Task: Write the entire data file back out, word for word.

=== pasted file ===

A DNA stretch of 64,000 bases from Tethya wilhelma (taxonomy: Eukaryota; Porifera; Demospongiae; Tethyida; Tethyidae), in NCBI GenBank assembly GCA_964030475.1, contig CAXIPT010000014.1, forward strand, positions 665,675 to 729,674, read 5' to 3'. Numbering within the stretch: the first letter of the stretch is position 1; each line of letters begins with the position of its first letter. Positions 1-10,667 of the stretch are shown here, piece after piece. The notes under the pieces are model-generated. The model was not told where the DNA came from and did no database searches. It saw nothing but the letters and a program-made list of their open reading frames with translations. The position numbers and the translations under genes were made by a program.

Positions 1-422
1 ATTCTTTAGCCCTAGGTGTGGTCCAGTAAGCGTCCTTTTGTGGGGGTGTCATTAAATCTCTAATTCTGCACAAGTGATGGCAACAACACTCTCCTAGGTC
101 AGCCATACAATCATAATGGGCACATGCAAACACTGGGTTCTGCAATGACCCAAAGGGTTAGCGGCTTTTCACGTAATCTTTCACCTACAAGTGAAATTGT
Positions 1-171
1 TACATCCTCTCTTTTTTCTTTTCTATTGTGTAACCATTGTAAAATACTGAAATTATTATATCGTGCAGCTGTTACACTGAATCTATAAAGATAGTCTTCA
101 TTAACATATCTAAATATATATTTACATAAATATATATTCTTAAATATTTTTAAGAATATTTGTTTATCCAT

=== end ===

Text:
A DNA stretch of 64,000 bases from Tethya wilhelma (taxonomy: Eukaryota; Porifera; Demospongiae; Tethyida; Tethyidae), in NCBI GenBank assembly GCA_964030475.1, contig CAXIPT010000014.1, forward strand, positions 665,675 to 729,674, read 5' to 3'. Numbering within the stretch: the first letter of the stretch is position 1; each line of letters begins with the position of its first letter. Positions 1-10,667 of the stretch are shown here, piece after piece. The notes under the pieces are model-generated. The model was not told where the DNA came from and did no database searches. It saw nothing but the letters and a program-made list of their open reading frames with translations. The position numbers and the translations under genes were made by a program.

Positions 1-422
1 ATTCTTTAGCCCTAGGTGTGGTCCAGTAAGCGTCCTTTTGTGGGGGTGTCATTAAATCTCTAATTCTGCACAAGTGATGGCAACAACACTCTCCTAGGTC
101 AGCCATACAATCATAATGGGCACATGCAAACACTGGGTTCTGCAATGACCCAAAGGGTTAGCGGCTTTTCACGTAATCTTTCACCTACAAGTGAAATTGT
Positions 1-171
1 TACATCCTCTCTTTTTTCTTTTCTATTGTGTAACCATTGTAAAATACTGAAATTATTATATCGTGCAGCTGTTACACTGAATCTATAAAGATAGTCTTCA
101 TTAACATATCTAAATATATATTTACATAAATATATATTCTTAAATATTTTTAAGAATATTTGTTTATCCAT